Politics is one of the oldest and dirtiest jobs in the world. Wherever there’s a chance to manipulate humankind and make decisions emotionally, the risk of doing people wrong and dirty increases exponentially. In a perfect world, politics is entrusting a well-intentioned someone to lead and manage a group of people by looking after their best interest and their financial and physical health (to a degree). This leader – the face of the people – builds their team with sub-leaders to help represent the nation and collaborate on issues. Finally, there are always critics to ensure accountability. Unfortunately, human behaviour and emotions are inevitable flaws – and highly unpredictable – making politics the world’s dirtiest game.
People are likely to follow those who appear to have lived similar experiences and consequences. Someone once told me, “people make decisions emotionally, then later backfill their decision with logic,” meaning it’s more than likely we attempt to make a shoe fit rather than finding a shoe that fits us. Leaders understand this because, like us, they too are human and have emotions. And so, the trick for garnering support is to identify your majority audience and leverage their emotions through empathy. This is why political leaders sound so inspiring when they speak to their respective audiences. You may be thinking, yea, but Trump – or Biden – was an idiot. Well, they may have been an idiot to you; however, enough people – or idiots – felt heard.
Western democracy has long embedded the idea in people that political parties made up of regional representatives is the only way to achieve democracy. The moment a party leader inspires you, you default to thinking that the party as a whole represents your needs. Suddenly, you’re loyal to this party regardless of who succeeds this leader. But I’d like to challenge this thought and ask you, “What is so democratic about being bound to a political party for life?” Seldom do we hear of people crossing the floor – switching political sides – because leadership has decided to take the party in a different direction. People blindly follow because they’re complacent, the other parties aren’t any better, and because its frowned upon and very much negatively stigmatized to cross the floor. You’re viewed as a traitor among your family, peers, and community. Ironic, isn’t it, that a view so intimate and personal that one must vote in private is yet very much so public? However, what if I told you the only way to democracy is by crossing the floor? What if democracy is about openly holding your once-loved party accountable by showing them that they have deceived and disappointed you? Let me tell you a story about a girl who refused to make an existing shoe fit and went on to find her own shoe.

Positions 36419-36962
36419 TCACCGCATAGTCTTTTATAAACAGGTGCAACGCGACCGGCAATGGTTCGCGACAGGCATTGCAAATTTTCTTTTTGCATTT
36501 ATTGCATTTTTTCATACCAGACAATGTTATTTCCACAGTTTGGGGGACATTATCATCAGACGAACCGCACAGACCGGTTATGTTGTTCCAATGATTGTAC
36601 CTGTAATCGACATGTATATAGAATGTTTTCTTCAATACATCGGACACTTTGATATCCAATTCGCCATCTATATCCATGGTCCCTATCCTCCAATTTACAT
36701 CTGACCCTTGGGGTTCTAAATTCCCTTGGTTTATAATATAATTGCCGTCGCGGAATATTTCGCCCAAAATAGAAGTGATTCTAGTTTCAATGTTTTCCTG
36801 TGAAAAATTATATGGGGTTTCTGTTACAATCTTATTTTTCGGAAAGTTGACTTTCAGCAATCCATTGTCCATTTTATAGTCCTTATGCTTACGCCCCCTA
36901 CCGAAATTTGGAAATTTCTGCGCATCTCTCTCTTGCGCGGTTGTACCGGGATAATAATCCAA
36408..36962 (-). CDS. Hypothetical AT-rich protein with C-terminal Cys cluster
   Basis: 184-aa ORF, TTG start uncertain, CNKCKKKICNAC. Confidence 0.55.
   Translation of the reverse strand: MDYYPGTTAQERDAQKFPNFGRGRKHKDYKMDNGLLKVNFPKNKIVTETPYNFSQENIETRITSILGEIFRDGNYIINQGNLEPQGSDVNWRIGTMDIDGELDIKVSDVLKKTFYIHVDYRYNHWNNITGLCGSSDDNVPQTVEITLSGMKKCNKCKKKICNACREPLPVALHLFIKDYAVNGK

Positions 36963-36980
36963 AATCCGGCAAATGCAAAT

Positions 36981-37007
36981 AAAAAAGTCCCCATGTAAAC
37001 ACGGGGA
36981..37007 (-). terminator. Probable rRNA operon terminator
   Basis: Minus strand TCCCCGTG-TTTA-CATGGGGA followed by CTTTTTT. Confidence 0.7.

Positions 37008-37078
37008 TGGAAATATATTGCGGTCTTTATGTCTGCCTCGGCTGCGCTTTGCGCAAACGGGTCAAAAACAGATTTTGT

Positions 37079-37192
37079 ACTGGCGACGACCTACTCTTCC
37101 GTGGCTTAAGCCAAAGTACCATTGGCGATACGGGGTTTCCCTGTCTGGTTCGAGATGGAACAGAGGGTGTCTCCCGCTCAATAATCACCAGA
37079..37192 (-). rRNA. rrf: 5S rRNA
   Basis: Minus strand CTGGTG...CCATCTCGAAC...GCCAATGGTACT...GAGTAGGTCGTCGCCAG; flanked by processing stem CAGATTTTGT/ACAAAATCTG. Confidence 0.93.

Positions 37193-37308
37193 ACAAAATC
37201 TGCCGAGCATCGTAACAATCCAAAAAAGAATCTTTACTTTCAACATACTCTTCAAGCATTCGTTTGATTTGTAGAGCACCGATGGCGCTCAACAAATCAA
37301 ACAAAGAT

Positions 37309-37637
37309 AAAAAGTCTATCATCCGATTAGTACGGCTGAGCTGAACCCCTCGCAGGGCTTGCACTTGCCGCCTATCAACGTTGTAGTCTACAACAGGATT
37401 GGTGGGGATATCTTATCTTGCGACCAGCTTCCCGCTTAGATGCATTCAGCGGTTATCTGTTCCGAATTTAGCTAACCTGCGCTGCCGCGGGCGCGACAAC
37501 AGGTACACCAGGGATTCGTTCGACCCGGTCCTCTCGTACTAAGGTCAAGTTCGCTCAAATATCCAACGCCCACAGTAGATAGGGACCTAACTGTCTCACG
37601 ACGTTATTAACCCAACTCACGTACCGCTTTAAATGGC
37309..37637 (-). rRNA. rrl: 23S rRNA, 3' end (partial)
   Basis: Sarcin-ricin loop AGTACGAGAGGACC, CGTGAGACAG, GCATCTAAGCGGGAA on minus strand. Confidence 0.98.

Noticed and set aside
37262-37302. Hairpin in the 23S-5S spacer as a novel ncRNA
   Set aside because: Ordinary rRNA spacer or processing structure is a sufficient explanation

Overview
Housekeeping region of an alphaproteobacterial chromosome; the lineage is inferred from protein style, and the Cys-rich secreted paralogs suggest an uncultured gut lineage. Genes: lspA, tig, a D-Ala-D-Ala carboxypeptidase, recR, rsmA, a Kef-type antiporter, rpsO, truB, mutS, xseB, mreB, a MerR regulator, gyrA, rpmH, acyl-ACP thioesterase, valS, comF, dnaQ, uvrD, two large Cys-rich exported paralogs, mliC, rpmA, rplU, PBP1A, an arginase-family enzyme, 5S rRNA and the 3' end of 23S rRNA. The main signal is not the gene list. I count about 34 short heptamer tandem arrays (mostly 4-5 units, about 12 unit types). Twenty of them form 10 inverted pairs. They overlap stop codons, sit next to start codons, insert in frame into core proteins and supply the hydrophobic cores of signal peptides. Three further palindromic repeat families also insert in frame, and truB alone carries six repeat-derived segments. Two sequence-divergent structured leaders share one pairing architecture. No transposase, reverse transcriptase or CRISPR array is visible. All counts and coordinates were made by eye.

I voted because…
I cast my first vote in 2008 but hadn’t given it much thought. I was 19, and my parents told me to vote Liberal because the Liberal Party of Canada is the “party for immigrants.” I’d hear Stephane Dion in the background, pale and clammy, anxious, making neither sense in English nor French, and wonder how this guy represented immigrants. Nonetheless, I voted Liberal just because a) I could vote, and b) I wasn’t bothered to question my parents’ reasoning.
My interest in politics started about ten years ago while I was reviewing my student loans and wondered how stupid it was that I had to pay this all back eventually. Members of Parliament (MP), Jack Layton and Michael Ignatieff, shook up the House of Commons and declared an election war on Prime Minister Stephen Harper and his minority government. I wanted free education, and Layton promised just that. Ignatieff, arrogant as ever – typical quality for a Liberal MP, to be honest – was hoping the New Democratic Party (NDP) supporters would see the Liberal-NDP coalition as their leader endorsing him as opposed to the other way around. And so he didn’t feel the need to make promises because he figured people would default to voting Liberal or Conservative. And so the slogan of the impromptu election that year was ABC, “Anything but Conservative.” The issue (or the upside depending on who you support) with that slogan was Ignatieff, presumptuous as ever, thinking it translated to “Only Liberal.” Jack Layton and the NDP were the true winners of that election despite giving Harper a majority government that forced us to swallow his leadership for another four years. You can thank Michael Ignatieff – who hid in the US following his embarrassing defeat – for putting the NDP on the map. After all these years of hiding in the shadows, the “Federal” NDP had a shot at being the opposition, and I proudly voted for them.